It’s amazing what you can do with your life when you eliminate something that viciously consumed so much of your time, your thoughts, and your attention. Something that bled you dry without being sorry for it.

Short of never purchasing WoW, the next best thing would have been quitting much earlier. The same could be said for Final Fantasy 1, 2, 3, and 7, Gemstone III and every role playing game I ever played. If I ever need motivation in life I can just think:

“Where would you be if you didn’t quit WoW? What depths would you have sunk to if you were still addicted?”

How far in my life’s goals could I be if I had started three years earlier?

The only thing stopping me was a video game. A virtual reality of highs and lows that pulled me back to complete one more quest, to kill one more beast, to gain one more meaningless achievement.

If this teaches you anything it should be this:

Never put yourself in a position where you have to think or say, “If only I hadn’t wasted all that time. If only I spent my energy on things that actually matter.”

Beating an addiction doesn’t mean the end of saying “If only….” But it sure as hell reduces the number of times you’ll have to think it.

I could have ended up like my avatar in this screen shot.

All alone.

World of WarcraftTaking refuge in the barren company of animals who can’t pass judgment on a person who deserves pity and scorn.

You would think I hate myself with all this self-loathing I’m doing. Actually it’s quite the opposite.

I’m sure I would eventually have had a personal renaissance but who knows how deep and transformative it would have been without hitting rock bottom. The distance I’ve traveled in the past year is something I’m truly proud of. I continue to evolve. My sense of direction is now pointing me in better places every day.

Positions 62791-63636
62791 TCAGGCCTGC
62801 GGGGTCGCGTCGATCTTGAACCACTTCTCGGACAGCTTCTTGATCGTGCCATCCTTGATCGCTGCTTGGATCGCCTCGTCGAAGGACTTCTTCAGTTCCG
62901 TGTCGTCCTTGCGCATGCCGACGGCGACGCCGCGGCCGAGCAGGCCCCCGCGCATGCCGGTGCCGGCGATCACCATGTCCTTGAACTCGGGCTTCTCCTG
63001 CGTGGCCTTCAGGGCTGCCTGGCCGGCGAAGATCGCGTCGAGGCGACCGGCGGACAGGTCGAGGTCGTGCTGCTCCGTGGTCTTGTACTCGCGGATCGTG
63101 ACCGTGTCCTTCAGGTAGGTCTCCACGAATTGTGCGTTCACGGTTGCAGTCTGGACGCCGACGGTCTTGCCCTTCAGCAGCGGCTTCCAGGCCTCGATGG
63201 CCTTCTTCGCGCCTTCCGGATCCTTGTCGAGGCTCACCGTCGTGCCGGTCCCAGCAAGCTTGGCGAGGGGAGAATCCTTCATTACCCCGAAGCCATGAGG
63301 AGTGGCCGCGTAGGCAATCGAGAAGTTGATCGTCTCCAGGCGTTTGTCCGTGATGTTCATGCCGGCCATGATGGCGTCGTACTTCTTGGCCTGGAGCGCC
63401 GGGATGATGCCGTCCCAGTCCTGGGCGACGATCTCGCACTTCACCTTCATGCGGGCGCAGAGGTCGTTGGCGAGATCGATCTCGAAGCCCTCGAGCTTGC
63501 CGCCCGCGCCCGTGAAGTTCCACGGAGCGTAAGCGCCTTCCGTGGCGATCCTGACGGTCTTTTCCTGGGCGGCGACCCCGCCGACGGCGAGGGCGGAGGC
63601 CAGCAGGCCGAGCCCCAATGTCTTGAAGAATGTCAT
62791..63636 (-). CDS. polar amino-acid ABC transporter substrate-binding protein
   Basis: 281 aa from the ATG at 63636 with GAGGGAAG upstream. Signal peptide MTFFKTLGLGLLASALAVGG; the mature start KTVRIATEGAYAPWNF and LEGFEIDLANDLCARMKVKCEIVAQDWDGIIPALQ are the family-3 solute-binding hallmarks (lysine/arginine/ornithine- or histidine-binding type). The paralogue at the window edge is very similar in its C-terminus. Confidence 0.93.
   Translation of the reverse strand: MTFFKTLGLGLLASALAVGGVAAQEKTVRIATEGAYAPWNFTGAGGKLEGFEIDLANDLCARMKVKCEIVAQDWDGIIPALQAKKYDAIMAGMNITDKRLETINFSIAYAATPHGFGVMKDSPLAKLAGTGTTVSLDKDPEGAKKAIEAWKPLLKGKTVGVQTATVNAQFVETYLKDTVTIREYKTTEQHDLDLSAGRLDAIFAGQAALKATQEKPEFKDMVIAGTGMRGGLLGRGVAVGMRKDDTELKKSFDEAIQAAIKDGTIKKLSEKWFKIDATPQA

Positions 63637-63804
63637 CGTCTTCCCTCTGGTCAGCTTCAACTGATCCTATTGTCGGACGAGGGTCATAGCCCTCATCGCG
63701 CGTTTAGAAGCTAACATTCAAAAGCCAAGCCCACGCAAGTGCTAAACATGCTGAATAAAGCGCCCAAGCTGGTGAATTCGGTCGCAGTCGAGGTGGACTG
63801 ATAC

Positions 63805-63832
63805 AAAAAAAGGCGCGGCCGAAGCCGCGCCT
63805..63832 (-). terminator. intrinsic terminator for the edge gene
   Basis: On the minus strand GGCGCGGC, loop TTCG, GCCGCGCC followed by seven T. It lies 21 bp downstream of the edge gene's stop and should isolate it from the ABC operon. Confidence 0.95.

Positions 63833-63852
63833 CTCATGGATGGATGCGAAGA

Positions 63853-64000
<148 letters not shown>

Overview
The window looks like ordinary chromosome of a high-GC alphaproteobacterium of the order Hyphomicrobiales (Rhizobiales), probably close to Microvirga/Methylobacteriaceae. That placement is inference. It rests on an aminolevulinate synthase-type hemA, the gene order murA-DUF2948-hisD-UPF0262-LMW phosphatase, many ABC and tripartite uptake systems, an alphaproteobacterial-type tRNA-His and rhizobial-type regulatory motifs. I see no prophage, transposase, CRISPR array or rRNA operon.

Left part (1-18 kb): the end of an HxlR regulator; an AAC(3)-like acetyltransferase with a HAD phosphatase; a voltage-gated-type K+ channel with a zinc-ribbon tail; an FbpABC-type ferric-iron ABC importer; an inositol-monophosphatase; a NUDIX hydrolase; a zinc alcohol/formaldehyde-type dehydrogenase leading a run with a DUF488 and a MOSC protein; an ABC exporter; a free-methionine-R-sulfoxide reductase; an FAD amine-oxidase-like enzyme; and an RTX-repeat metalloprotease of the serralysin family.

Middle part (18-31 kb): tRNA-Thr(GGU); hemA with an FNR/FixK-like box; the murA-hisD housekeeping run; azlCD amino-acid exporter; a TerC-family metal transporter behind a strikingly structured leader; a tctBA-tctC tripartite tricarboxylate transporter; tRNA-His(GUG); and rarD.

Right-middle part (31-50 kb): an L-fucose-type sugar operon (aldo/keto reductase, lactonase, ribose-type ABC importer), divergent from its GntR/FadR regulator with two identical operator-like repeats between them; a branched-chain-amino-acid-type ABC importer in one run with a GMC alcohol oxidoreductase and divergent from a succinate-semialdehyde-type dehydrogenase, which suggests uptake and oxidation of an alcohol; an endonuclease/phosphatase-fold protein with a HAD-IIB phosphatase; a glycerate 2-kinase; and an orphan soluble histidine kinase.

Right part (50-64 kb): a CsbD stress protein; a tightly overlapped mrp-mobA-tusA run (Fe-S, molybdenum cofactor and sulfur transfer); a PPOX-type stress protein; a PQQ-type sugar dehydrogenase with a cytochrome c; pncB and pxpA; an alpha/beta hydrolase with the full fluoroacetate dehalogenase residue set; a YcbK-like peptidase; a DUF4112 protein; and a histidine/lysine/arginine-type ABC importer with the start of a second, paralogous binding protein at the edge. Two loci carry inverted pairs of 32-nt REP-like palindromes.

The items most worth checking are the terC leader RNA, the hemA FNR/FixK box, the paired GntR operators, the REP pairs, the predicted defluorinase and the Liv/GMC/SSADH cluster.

But I’m lucky. My wife never divorced me. My employer never fired me. My mortgage company never foreclosed on my house. And Carpal Tunnel Syndrome never crippled me…or worse. Yes, people die from video game addiction.

But I may have future trouble with my right arm, shoulder and hand because of video games. There were times where – holding my right arm out over the mouse for hours on end, right and left clicking furiously – I would have to stop playing because my arm/shoulder/hand hurt so much.

Remember when I admitted to playing a video game in college for 10 hours straight without any kind of break? The only reason I stopped was the pain in my arm got too intense to continue.

And speaking of pain, reading stories from websites dedicated to video game addict confessionals can literally make you cry.

If you have a video game addiction, admit it.

Admit it on your blog, to your most trusted friend, to a random stranger on the street. Acknowledge it and let the people who love you help guide you to restore purpose and balance to your life.

If you don’t know the signs of video game addiction, study up so you know if you or someone you know suffers from it.

We all have demons to slay.

I’m happy to say I’ve conquered my worst one.

“Without uncertainty and the unknown, life is just the stale repetition of outworn memories. You become the victim of the past, and your tormentor today is yourself left over from yesterday…When you experience uncertainty you are on the right path.” Deepak Chopra

What do you think of this sad story with a (now) happy ending? Did anything here resonate with you or sound familiar?

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4 Responses to The Biggest Risk I Ever Took (and Why I’m Better Off for Being Terrible)

  1. Very brave apology, Joel. Good for you, and here’s to the new life w/ new priorities.

    • Thanks for the acknowledgement Tyler. And thanks again for providing a kick in the behind to get this written. I know you weren’t thinking of me specifically when you issued your challenge but it spoke to me.

  2. Dhawal says:

    Very inspiring. This is enough to inspire me to quit my internet addiction.